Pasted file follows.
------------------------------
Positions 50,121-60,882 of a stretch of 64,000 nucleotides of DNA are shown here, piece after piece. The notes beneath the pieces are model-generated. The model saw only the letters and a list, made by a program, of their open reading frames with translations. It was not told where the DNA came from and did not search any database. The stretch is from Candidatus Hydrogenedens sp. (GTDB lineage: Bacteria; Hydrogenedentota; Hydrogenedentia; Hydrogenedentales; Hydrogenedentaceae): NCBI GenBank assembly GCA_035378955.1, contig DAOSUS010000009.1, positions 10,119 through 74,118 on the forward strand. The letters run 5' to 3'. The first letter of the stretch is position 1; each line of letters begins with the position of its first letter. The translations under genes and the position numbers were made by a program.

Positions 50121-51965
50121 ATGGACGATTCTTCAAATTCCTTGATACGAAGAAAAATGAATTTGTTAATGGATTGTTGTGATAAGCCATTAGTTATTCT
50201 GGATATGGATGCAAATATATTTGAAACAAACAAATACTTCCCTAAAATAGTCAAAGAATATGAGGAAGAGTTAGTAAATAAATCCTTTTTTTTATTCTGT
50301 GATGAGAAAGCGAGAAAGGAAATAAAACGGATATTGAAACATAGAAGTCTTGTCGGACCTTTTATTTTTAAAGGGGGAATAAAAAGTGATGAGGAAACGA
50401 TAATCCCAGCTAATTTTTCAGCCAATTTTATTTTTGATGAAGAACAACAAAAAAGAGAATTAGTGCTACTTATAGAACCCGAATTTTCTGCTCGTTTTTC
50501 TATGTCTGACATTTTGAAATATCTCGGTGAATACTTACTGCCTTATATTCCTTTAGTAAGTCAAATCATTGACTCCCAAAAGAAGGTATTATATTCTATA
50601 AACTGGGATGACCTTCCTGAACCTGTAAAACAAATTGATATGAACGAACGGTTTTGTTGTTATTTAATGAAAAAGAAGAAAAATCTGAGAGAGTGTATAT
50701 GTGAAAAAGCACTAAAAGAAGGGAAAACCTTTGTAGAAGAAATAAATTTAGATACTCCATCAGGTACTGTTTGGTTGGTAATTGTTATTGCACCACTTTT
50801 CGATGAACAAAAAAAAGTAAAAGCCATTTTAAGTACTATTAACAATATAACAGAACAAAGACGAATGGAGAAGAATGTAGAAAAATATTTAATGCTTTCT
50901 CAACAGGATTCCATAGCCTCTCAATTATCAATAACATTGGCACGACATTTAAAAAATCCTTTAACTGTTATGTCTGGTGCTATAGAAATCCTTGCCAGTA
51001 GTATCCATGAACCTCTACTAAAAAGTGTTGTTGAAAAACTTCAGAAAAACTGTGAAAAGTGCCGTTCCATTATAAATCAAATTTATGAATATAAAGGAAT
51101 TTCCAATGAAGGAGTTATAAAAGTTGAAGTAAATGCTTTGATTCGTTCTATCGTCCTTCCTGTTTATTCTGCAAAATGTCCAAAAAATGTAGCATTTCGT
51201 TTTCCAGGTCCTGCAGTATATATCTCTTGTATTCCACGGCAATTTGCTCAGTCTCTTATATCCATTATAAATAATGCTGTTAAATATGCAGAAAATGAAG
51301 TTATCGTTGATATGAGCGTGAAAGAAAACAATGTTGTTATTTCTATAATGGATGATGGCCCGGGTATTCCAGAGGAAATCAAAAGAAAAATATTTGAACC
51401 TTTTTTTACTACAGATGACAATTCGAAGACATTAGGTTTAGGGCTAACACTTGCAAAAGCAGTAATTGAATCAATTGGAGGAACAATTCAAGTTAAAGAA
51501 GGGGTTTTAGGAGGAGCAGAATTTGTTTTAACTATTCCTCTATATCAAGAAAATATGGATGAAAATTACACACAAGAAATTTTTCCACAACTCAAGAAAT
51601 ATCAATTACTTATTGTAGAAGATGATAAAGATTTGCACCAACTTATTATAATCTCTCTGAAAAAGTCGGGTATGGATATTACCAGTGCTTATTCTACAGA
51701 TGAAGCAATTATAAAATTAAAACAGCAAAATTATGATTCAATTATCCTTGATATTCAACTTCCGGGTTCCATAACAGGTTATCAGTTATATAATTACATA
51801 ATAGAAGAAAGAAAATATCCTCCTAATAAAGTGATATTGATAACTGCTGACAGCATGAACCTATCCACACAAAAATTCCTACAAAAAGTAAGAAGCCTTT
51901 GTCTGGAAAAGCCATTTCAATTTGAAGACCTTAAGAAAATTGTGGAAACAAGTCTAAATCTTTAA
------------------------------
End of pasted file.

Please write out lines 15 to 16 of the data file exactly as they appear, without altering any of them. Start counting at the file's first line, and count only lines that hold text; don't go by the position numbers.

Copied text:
51301 TTATCGTTGATATGAGCGTGAAAGAAAACAATGTTGTTATTTCTATAATGGATGATGGCCCGGGTATTCCAGAGGAAATCAAAAGAAAAATATTTGAACC
51401 TTTTTTTACTACAGATGACAATTCGAAGACATTAGGTTTAGGGCTAACACTTGCAAAAGCAGTAATTGAATCAATTGGAGGAACAATTCAAGTTAAAGAA